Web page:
Of Horizons and Hope
Did you ever notice the inverse proportions of our lives that seem to be dependent on our ages? The changing importance of common segments of time, of course, are most obvious, perhaps — like a decade seeming half way to forever when you’re fourteen, and about like a week when you’re seventy. Recently, I’ve begun to notice others.
For instance, there’s an irony in how we view our physical selves, apart from matters of vanity or even self-image. When we’re really young, we yearn to be bigger. As we get to physical maturity, we’re often happy enough with our size, but find ourselves on the verge of, (or too often) in the midst of, a determination not to get any larger. Daily I sit at a table with one or another of my coevals who complain that they’re losing weight, and they don’t know why. I have to hide my envy as they gobble down double scoops of ice cream for dessert. The bell curve seems to fit our internal gauges in many stages of life.
Remember when you noticed nothing much beyond your front yard or across your street, or beyond the mailbox at the end of your driveway? That was fine; the world was wide enough. You didn’t think much about what was out of sight. In all too short a time, though, you developed not just itchy feet, but an itchy psyche. You got a sense of how much is on our planet, and with that discovery came a real yen to see as much of it as you could. This feeling of being a small fish in an ocean wasn’t confined to geographical terms alone.
In our generation, that sense of immensity is laughable when we think of what is considered large today. A hundred years ago, the word “galaxy” stood for the farthest imaginable expanse known to man. Now, here we are, with time and space both expanded exponentially — and comprehension of huge numbers of almost infinite tininess — of nano as well as mega measurements now exceed my ability to comprehend.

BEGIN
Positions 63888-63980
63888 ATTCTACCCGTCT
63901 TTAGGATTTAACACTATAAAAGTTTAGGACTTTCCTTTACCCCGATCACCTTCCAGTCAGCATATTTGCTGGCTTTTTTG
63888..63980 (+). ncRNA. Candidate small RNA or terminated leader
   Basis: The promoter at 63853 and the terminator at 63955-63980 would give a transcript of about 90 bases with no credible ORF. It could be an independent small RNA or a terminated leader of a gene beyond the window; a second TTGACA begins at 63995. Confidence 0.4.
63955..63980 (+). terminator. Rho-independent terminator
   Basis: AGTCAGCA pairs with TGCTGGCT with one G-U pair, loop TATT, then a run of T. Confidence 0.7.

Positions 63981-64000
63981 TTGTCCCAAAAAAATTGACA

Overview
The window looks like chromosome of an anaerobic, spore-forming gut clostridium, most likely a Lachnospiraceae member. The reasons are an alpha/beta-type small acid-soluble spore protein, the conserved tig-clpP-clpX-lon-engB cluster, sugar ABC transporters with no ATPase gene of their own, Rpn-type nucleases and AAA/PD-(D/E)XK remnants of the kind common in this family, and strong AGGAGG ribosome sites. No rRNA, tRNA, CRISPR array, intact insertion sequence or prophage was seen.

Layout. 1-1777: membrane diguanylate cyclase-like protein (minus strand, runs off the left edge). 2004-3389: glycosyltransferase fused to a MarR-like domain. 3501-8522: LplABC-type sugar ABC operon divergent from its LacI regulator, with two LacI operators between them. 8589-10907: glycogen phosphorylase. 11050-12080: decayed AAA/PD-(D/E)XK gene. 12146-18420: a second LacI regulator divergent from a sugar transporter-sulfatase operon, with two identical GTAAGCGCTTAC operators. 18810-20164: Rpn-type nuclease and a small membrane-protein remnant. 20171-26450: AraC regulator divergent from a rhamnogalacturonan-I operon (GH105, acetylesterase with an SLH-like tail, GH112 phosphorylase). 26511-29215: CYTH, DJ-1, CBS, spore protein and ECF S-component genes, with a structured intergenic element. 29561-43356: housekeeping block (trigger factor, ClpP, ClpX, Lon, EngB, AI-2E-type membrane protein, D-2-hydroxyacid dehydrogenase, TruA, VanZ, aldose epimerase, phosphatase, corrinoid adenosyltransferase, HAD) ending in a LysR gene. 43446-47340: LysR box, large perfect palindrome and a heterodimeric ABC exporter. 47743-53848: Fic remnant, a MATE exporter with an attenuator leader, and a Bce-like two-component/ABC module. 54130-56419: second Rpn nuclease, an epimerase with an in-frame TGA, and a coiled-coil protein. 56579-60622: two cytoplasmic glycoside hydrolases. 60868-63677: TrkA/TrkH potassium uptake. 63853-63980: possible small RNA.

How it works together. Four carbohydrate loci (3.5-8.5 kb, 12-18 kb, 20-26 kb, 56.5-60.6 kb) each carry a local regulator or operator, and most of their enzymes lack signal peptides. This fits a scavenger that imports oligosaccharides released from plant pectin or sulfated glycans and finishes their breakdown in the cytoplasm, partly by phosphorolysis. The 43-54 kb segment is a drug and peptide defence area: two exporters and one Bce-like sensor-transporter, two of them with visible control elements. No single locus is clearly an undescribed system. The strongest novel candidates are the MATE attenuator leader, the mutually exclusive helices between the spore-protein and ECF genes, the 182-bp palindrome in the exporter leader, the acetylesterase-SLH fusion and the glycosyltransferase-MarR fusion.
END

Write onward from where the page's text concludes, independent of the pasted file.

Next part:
During our middle years, we often wish only to expand our horizons — all of them. Then along comes the evidence that whether we like it or not, those horizons are drawing closer to us instead of recedi ng.
Our grandchildren are looking at their expanding universe, and we can’t believe our own is shrinking. Time and bereavement have made us slower and dimmed our hopes, our bodies won’t let us forget that we’re here with the finish line in view.
Whether it’s faith or sheer cussedness, we hang in there, most of us, if only to see what’s on the other side of the tape. If we’re lucky, we may notice that those beckoning, far horizons no longer have the appeal they once did. I, for one, have a vision that seems to be shortening along with my future, and it has nothing to do with needing my glasses changed. I do, however, hope that they will not be lost horizons.
After all, I like thinking of the millions following in our footsteps who will yearn towards them. Perhaps that’s what hope is.
Photograph from Wikimedia Commons, Thundercloud rainbow; Lawrence, Kansas, USA
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